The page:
He was Louis in The King and I, Charlie Brown in You're a Good Man, Charlie Brown, Friedrich in The Sound of Music, Tobias in Sweeney Todd, Joe Cable in South Pacific, Matt in The Fantastiks-all staged by the Repertory Philippines-and Romeo in Romeo and Juliet, produced by the University of the Philippines Presidential Commission for Culture and the Arts, Daniel in Once on this Island, a special production for the audience of the Princess of Brunei. He also reprised the roles of Raoul in Phantom of the Opera, of Chris in Miss Saigon, and of Joe in Sunset Boulevard, also for a showing of Broadway excerpts for the Princess of Brunei.

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For his role of Rama in SK Productions Rama Sita, Lauchengco was nominated for Best Actor in the 2000 Aliw Awards, which named Rama Sita as Best Musicale for the same year.

It was in theater that he was discovered for mainstream entertainment by Sharon Cuneta, according to one urban legend, and brought to the attention of record and movie mogul Vic del Rosario, whose Viva Movies and Viva Records produced most of his movies and records.

HERE AND NOW. Lauchengco also turned to photography for seven years, and found out that "I was actually good at it." He also tried business, "but I was bad at it." Now, he also directs corporate events and feels perfect for it.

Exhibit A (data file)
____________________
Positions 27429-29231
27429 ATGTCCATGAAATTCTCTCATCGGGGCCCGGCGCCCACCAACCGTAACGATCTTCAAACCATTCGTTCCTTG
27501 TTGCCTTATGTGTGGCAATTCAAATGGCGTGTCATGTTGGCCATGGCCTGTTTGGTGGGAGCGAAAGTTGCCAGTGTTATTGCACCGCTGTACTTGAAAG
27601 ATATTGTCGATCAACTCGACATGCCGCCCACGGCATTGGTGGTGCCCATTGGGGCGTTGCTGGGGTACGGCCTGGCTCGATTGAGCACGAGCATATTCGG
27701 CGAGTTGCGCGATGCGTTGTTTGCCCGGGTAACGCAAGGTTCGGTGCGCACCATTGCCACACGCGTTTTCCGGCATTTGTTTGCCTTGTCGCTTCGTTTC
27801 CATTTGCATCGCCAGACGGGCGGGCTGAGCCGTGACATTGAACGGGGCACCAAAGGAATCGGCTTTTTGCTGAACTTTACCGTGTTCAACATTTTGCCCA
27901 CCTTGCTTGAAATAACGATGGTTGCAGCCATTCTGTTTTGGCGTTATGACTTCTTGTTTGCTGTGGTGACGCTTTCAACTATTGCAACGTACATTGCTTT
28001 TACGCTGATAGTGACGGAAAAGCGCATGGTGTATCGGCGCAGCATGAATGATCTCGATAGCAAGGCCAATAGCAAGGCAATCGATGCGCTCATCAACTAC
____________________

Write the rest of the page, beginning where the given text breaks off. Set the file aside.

He does not nurture any regrets from the past.

"Regrets are all pointless," he mused. "What is more meaningful to me is the here and now. What I have now is tomorrow, which is more important. But the most important is my family, my kids and wife."

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He would not have done anything differently.

"When I think of the pop celebrity that I used to be, it seems like a thousand years ago," he said. "I'm now looking forward to the next thousand years of my life."

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Back in the '80s, Raymond Lauchengco was one of the most in-demand singers and actors. He could have done and achieved more in mainstream showbiz, but he didn't want to compete. Looking back, he's just thankful that at one point in his life, he was at the top of his game. No regrets either, even if these days his star is not as bright as it used to be.